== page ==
Analysis of adsorption of biomolecules to solid surfaces is relevant in many areas, for example in biomedical engineering and in pharmaceutics, to name a few. Here we show how QSense QCM-D can be used to characterize biomolecular adsorption and desorption dynamics, as well as the amount adsorbed or desorbed from the surface of interest.
There are many situations where biomolecules are interacting with surfaces and where the biomolecular adsorption can have a great impact. One example, is when a medical implant is introduced into a body. In this situation, adsorption of biomolecules to the surface is a first step towards successful integration of the implant. Another example, where biomolecular adsorption, on the contrary, is undesired, is in the marine industry. Surfaces in subsea environment are exposed to a range of marine organisms. This may result in undesired biomolecular adsorption, and even colonization of some organisms.
In both of these cases, it is relevant to characterize and understand the biomolecular interaction with, and adsorption to, the solid surface of interest so that the surface properties and condition can be optimized to achieve, or prevent, biomolecular adsorption. One tool that can be used for biomolecular adsorption analysis is QSense QCM-D.
QSense QCM-D is a surface sensitive technology for label-free analysis of surface interactions and binding. Monitoring changes of mass at the surface as a function of time, it allows you to monitor biomolecular adsorption and desorption to solid surfaces, Fig 1. The time-resolved data also makes it possible to quantify how fast the adsorption/desorption is and how much material that adsorbs to, or desorbs from, the surface.
Figure 1. Schematic illustration (top panel) of (A) adsorption and (B) desorption of biomolecules to a surface, characterized by QSense QCM-D (middle panel). The Δf and ΔD data reflect mass change and layer softness respectively. As indicated by the grey arrows in the schematic graphs, the time-resolved data makes it possible to follow the adsorption and desorption, how fast they are, how much material that is added to and lost from the surface. The amount adsorbed to, and desorbed from, the surface can also be analyzed via quantification of the time-resolved layer mass (bottom panel) or layer thickness (not shown)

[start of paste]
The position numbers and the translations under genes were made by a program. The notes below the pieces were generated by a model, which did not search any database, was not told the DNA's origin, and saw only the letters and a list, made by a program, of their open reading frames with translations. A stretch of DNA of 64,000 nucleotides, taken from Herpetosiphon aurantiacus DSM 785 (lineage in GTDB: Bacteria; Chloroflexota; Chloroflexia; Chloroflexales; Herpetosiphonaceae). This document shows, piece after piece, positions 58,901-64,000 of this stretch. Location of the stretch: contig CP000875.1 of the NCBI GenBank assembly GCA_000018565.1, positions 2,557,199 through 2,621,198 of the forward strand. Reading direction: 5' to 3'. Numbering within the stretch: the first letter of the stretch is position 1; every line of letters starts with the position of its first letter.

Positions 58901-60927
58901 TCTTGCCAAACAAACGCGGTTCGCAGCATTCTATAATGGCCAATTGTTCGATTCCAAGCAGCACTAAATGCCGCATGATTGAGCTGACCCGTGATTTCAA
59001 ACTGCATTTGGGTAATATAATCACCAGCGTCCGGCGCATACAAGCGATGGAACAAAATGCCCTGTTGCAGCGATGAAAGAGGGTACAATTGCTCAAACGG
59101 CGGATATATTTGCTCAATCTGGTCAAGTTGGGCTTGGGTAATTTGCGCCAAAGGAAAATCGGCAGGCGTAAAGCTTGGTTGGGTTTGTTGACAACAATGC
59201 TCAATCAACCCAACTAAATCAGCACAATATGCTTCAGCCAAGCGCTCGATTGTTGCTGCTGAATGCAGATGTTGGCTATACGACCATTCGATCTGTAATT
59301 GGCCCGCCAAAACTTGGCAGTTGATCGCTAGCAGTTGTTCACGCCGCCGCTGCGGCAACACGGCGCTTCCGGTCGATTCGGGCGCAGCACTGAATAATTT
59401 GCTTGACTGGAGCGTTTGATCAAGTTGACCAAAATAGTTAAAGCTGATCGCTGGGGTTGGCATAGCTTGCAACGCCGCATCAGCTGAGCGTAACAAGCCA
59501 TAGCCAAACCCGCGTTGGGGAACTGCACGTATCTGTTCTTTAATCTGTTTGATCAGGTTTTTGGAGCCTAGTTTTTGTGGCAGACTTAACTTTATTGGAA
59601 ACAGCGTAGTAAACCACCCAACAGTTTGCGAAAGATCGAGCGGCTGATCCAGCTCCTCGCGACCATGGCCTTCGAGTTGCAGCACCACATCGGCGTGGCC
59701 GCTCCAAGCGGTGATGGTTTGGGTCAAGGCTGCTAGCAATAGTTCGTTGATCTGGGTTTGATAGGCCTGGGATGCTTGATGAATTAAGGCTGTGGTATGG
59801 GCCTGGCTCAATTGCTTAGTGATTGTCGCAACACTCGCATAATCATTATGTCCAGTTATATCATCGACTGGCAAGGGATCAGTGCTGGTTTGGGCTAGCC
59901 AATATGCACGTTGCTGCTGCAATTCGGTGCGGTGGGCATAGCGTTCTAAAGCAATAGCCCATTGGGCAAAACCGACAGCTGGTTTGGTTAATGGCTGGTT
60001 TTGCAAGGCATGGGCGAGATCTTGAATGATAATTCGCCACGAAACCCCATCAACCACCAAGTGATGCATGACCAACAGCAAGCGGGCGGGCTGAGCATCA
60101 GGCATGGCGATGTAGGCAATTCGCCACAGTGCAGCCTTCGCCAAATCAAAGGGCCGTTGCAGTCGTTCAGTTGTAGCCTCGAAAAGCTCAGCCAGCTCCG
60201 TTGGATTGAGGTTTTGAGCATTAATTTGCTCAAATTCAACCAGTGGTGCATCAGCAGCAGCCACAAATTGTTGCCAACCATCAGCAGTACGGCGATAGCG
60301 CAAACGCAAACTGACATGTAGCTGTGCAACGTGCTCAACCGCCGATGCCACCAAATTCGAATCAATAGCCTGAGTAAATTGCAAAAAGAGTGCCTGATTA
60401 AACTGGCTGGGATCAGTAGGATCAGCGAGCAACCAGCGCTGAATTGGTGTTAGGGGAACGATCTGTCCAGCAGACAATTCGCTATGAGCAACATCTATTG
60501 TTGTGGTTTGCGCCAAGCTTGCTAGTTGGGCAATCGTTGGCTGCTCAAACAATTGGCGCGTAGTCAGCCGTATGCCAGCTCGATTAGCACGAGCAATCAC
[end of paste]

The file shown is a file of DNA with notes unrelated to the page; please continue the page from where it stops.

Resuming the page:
In addition to sensing changes of mass at the surface, QCM-D also senses the mechanical properties of the surface-adhering layer. This makes it possible to analyze the arrangement of the adsorbed biomolecules. For example, is the molecular layer densely or loosely packed? Are the molecules taking a collapsed conformation or do they stretch out from the surface? And is the packing arrangement the same throughout the entire adsorption process, or does it depend for example on surface coverage or any other parameter such as surface material, temperature, salt concentration, or pH?
There are many situations where biomolecular interaction with, and adsorption to, solid surfaces have an important role to play. For example, when designing biomaterials, in tissue engineering, in developing biosensors, and when assessing the interaction between a pharmaceutical drug and storage containers, bags and syringe materials. One tool that can be used to characterize such biomolecular adsorption is QSense QCM-D
QSense QCM-D can, for example, be used to:
Get a better understanding of the QCM-D working principles with musical instrument analogies.
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